Subjects and Methods

After obtaining Institutional Review Board approval, six nonstone-forming healthy adult (two men and four women) volunteers consented to participate in the study. The mean age of the subjects was 28.8 years (range 27–32 years). The mean body mass index was 22 (range 18.4–26.9). The subjects collected two 24-hour urine specimens while consuming a self-selected diet.

Each person was then placed on a standardized metabolic diet prepared in a GCRC kitchen. The subjects were given one of three drinks (caffeine-free Diet Coke,® Fresca or Le Bleu bottled water) to consume solely over a 5-day period. All subjects drank each of the liquids separated by a 2-day washout period, the order of which was randomly assigned to the subjects at the beginning of the study. Liquid volumes were based on the volunteers' lean body weight.

The calcium content was targeted at 1000 mg/2500 kcal; sodium, 3.5 g/2500 kcal; and oxalate content, 150 mg/2500kcal. This oxalate content is within the reported range of normal oxalate intake.22 Diets were adjusted to within 5% of these amounts and with a ratio of calcium to oxalate in each meal >5:1. Each diet contained 15% to 16% protein, 29% to 30% fat, and 54% to 55% carbohydrate. Two 24-hour urine specimens were collected on days 4 and 5 of each study fluid. All subjects completed all arms of the study.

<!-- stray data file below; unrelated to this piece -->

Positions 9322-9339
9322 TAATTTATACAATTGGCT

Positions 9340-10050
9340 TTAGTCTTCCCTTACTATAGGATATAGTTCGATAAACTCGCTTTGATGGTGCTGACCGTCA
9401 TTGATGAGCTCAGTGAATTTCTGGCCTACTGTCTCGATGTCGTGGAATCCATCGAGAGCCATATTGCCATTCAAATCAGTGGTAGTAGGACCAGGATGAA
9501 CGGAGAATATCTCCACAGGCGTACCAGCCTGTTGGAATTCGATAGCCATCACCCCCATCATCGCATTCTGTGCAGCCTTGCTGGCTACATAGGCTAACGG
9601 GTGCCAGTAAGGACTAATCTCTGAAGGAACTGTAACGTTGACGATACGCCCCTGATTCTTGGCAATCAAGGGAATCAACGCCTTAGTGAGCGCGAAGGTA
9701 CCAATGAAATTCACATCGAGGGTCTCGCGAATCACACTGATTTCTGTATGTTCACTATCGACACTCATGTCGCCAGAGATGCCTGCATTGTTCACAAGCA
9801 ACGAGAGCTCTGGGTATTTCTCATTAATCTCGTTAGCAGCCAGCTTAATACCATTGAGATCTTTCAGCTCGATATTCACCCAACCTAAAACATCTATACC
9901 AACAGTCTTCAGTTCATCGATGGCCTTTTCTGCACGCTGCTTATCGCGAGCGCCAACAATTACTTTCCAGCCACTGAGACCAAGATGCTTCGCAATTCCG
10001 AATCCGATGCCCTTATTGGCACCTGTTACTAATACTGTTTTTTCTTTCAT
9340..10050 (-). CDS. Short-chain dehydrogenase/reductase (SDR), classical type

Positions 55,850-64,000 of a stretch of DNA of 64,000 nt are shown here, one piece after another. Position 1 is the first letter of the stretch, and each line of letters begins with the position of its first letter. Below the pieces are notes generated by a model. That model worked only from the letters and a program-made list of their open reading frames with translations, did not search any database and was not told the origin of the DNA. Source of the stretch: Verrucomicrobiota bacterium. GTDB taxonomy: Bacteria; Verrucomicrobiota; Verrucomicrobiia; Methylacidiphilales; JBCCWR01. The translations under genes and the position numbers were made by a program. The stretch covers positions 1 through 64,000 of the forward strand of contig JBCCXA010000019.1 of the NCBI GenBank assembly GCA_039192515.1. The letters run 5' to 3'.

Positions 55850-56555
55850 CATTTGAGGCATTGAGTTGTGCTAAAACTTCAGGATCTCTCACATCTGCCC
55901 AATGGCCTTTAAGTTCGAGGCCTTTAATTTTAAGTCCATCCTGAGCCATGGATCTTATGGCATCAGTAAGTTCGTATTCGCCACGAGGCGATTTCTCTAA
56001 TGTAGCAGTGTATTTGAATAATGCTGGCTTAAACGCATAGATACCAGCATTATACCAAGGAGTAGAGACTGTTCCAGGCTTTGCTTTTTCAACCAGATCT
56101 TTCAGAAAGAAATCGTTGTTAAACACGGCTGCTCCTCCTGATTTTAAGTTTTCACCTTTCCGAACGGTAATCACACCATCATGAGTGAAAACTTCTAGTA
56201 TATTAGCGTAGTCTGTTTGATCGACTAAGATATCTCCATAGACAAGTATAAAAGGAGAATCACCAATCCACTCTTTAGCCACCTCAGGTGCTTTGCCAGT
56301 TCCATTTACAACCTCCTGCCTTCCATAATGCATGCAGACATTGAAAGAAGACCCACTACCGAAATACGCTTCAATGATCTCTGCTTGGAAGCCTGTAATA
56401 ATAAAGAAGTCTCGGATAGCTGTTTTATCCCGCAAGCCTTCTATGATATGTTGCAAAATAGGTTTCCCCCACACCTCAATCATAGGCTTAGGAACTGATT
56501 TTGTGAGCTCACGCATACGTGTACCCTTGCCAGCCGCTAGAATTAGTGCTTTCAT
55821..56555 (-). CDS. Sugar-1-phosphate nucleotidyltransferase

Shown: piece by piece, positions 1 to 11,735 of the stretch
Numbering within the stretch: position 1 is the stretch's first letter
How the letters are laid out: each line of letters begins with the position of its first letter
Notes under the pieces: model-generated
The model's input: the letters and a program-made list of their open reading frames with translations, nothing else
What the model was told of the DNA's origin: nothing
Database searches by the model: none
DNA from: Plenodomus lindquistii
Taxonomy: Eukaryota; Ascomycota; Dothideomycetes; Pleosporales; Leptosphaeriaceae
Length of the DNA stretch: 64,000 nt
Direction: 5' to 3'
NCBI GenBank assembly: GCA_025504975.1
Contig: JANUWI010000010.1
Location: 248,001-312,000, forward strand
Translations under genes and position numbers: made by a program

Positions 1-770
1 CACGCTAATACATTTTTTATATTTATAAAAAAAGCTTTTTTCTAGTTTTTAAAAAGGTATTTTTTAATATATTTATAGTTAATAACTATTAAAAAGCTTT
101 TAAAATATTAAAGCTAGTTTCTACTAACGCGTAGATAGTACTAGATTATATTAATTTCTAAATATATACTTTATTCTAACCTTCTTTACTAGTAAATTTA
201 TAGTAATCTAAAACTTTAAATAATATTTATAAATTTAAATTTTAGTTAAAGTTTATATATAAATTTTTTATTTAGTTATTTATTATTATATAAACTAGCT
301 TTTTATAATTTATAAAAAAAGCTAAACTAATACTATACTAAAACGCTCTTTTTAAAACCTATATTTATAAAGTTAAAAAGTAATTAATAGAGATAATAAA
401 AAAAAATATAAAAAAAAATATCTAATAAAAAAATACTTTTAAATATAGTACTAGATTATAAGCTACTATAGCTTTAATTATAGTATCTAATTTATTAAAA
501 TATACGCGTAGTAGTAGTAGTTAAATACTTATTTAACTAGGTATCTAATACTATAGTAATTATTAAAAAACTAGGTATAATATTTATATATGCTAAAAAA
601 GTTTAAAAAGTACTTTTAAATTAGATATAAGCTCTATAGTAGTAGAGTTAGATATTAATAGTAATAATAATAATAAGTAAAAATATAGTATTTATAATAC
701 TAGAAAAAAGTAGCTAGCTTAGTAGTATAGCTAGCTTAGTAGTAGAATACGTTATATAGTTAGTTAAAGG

Twenty-four–hour urine samples were analyzed for volume, calcium, oxalate, creatinine, uric acid, citrate, sodium, magnesium, phosphorus, sulfate, pH, and urea nitrogen. All of the assays except pH were performed using a Beckman analyzer as described previously.23 The pH was measured using an electrochemical pH meter. Oxalate was measured using an oxalate oxidase technique.23 The citric acid, oxalate, phosphate, chloride, potassium, sodium, magnesium, and calcium contents of the beverages were measured using ion chromatography as described previously.24 Supersaturation indices for calcium phosphate and calcium oxalate were calculated using the method of Tiselius.25

Statistical analysis was performed using a paired t test. P values of greater than 0.05 were considered statistically significant. Both the self-selected diet and water diet were used as separate controls in the statistical analysis.